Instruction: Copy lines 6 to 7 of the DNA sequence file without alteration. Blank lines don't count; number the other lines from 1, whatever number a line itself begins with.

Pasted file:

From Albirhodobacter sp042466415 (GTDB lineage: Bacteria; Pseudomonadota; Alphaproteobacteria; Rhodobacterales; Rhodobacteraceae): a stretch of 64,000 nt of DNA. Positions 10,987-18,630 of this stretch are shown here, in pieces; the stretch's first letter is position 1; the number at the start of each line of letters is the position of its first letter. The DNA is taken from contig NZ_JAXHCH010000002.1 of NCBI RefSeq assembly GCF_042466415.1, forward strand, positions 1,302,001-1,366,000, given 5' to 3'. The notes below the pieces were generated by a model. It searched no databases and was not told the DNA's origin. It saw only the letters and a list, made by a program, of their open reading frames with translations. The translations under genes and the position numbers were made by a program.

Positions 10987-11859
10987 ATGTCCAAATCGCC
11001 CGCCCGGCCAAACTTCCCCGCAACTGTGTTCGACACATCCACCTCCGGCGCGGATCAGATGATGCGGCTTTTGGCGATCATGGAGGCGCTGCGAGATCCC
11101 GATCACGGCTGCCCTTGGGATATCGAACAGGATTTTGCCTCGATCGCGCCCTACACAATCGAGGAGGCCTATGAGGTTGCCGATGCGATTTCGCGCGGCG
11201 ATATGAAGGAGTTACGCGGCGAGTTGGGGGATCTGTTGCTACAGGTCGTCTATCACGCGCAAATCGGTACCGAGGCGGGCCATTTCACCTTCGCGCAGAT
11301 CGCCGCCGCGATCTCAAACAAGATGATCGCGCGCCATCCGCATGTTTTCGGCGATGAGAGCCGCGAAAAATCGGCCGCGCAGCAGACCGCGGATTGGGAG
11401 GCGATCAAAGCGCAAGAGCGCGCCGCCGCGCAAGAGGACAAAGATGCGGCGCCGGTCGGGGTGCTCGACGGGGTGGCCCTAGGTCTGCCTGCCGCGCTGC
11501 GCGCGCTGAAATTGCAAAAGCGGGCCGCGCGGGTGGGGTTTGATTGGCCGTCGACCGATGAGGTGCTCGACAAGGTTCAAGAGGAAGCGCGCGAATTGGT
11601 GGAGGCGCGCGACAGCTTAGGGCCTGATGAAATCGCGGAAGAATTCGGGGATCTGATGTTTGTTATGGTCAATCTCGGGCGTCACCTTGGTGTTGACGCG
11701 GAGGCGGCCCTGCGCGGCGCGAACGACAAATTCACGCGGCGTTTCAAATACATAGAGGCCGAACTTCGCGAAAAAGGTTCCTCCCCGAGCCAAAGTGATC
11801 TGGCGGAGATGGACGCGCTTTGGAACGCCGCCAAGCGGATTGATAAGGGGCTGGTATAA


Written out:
11201 ATATGAAGGAGTTACGCGGCGAGTTGGGGGATCTGTTGCTACAGGTCGTCTATCACGCGCAAATCGGTACCGAGGCGGGCCATTTCACCTTCGCGCAGAT
11301 CGCCGCCGCGATCTCAAACAAGATGATCGCGCGCCATCCGCATGTTTTCGGCGATGAGAGCCGCGAAAAATCGGCCGCGCAGCAGACCGCGGATTGGGAG